2. Oriented sphere (special orthogonal group): ${\displaystyle S^{n-1}\cong \mathrm {SO} (n)/\mathrm {SO} (n-1)}$
3. Projective space (projective orthogonal group): ${\displaystyle \mathrm {P} ^{n-1}\cong \mathrm {PO} (n)/\mathrm {PO} (n-1)}$
• Flat (zero curvature):
1. Euclidean space (Euclidean group, point stabilizer is orthogonal group): An ? E(n)/O(n)
• Negative curvature:
1. Hyperbolic space (orthochronous Lorentz group, point stabilizer orthogonal group, corresponding to hyperboloid model): Hn ? O+(1, n)/O(n)
2. Oriented hyperbolic space: SO+(1, n)/SO(n)
3. Anti-de Sitter space: AdSn+1 = O(2, n)/O(1, n)
Others

## Geometry

From the point of view of the Erlangen program, one may understand that "all points are the same", in the geometry of X. This was true of essentially all geometries proposed before Riemannian geometry, in the middle of the nineteenth century.

Thus, for example, Euclidean space, affine space and projective space are all in natural ways homogeneous spaces for their respective symmetry groups. The same is true of the models found of non-Euclidean geometry of constant curvature, such as hyperbolic space.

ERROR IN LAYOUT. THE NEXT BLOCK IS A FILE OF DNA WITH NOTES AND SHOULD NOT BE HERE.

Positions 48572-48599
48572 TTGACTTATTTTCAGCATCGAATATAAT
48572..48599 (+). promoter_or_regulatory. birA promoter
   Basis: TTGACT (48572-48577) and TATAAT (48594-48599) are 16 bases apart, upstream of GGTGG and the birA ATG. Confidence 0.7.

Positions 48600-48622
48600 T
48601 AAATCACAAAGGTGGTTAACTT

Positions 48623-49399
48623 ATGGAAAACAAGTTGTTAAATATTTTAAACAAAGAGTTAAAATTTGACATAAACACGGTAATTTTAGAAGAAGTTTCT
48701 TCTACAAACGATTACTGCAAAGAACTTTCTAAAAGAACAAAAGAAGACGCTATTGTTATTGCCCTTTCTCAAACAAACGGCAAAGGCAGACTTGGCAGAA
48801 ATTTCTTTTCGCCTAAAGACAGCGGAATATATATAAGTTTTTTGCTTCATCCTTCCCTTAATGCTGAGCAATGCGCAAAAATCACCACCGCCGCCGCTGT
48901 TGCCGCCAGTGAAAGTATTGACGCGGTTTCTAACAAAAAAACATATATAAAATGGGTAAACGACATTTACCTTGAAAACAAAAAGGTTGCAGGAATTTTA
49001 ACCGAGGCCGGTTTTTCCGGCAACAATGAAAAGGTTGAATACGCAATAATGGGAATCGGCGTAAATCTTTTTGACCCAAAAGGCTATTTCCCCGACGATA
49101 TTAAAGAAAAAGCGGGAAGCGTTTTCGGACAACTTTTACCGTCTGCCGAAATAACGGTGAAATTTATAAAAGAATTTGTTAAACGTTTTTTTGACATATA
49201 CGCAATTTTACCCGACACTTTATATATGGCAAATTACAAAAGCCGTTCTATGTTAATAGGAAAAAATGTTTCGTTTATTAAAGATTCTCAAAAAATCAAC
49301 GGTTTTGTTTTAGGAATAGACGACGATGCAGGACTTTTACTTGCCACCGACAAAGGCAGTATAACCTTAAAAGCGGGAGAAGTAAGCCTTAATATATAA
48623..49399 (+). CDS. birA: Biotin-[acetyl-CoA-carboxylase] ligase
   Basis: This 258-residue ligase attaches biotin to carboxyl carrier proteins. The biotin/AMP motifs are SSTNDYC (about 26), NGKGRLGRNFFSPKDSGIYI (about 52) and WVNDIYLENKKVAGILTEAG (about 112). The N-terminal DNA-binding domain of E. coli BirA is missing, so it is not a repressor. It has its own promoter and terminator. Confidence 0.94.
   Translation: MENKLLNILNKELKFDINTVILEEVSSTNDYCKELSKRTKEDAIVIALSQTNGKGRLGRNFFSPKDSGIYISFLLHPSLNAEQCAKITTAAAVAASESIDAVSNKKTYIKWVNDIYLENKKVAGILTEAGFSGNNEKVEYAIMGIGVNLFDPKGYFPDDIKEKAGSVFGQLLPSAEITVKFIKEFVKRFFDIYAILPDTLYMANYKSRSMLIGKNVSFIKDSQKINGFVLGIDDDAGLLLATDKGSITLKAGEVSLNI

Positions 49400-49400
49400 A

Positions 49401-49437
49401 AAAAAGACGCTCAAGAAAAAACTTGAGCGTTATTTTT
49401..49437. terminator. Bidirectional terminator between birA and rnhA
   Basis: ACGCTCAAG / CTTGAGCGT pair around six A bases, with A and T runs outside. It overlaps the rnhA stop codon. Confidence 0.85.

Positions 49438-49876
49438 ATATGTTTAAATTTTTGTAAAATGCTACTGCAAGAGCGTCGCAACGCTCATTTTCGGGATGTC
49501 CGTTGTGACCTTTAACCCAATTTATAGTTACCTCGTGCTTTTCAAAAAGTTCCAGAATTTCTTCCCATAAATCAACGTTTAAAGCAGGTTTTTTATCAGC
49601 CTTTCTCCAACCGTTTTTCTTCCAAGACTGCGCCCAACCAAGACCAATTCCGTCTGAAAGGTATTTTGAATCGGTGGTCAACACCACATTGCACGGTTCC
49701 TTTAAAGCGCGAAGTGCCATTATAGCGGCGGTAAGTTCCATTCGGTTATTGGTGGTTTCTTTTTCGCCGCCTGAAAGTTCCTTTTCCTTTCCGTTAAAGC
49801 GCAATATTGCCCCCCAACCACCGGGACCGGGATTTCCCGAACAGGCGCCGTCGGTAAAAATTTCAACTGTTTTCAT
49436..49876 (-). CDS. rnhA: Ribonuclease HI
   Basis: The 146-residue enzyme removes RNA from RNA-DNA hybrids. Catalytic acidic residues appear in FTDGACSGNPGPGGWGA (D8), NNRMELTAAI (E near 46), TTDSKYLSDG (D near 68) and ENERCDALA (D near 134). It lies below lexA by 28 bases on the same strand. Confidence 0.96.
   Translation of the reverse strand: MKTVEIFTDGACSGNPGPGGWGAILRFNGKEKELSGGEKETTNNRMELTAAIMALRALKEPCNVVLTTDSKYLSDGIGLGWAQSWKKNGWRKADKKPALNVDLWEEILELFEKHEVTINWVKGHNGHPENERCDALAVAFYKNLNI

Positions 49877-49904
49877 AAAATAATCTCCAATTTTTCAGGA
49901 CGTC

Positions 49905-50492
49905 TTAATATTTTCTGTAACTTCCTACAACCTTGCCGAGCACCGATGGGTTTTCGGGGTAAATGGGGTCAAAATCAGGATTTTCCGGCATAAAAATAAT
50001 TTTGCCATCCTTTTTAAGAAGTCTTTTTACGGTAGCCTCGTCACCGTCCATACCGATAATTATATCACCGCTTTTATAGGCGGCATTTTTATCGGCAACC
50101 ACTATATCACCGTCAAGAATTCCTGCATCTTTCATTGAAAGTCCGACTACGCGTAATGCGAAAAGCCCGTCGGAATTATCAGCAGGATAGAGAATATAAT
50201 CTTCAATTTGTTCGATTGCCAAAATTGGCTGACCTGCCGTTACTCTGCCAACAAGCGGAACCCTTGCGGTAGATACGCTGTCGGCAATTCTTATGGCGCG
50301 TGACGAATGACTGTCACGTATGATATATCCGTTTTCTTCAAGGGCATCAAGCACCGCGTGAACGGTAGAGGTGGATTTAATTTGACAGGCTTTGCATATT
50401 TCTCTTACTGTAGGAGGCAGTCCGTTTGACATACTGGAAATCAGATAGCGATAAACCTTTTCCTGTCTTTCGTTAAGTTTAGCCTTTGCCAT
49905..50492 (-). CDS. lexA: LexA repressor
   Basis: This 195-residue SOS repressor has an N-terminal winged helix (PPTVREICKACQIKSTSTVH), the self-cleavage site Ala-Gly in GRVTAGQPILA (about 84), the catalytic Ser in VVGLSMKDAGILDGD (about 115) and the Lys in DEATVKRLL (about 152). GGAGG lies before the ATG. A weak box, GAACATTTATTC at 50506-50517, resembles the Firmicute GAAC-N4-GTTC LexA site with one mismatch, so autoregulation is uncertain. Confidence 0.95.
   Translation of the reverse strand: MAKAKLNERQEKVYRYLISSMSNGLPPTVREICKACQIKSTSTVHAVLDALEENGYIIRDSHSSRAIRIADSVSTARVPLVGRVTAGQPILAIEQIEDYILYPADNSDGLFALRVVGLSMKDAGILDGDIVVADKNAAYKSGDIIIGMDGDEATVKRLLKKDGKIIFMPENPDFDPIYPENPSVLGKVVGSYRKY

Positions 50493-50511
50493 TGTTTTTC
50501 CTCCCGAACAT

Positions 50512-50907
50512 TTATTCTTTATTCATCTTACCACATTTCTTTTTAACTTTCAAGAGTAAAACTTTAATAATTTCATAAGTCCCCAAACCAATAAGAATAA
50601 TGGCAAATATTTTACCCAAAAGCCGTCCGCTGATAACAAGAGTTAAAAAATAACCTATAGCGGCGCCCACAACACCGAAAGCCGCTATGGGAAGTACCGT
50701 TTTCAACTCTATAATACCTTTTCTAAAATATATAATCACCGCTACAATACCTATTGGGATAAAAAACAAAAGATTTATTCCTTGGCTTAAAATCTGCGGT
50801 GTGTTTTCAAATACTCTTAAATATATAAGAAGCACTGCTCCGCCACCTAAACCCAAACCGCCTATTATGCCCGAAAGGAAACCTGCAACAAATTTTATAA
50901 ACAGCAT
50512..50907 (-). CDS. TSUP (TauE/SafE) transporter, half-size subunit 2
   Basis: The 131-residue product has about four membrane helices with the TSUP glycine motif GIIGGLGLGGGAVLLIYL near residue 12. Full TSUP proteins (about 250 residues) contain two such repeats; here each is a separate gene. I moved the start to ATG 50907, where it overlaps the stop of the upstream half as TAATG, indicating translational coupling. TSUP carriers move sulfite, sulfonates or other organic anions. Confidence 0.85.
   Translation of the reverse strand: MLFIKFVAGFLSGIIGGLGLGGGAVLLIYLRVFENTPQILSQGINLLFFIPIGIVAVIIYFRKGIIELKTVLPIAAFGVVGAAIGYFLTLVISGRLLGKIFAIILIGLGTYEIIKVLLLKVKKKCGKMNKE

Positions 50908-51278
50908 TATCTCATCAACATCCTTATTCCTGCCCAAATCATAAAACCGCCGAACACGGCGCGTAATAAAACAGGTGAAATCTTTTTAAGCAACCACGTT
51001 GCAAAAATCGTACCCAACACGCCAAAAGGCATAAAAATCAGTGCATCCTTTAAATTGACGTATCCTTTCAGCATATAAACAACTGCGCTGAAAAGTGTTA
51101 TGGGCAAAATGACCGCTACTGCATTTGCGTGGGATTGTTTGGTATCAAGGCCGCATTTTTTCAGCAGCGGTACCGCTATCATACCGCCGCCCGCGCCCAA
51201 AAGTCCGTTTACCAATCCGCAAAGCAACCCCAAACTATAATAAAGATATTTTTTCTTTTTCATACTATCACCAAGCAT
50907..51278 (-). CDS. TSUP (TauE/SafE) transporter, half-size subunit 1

A further classical example is the space of lines in projective space of three dimensions (equivalently, the space of two-dimensional subspaces of a four-dimensional vector space). It is simple linear algebra to show that GL4 acts transitively on those. We can parameterize them by line co-ordinates: these are the 2×2 minors of the 4×2 matrix with columns two basis vectors for the subspace. The geometry of the resulting homogeneous space is the line geometry of Julius Plücker.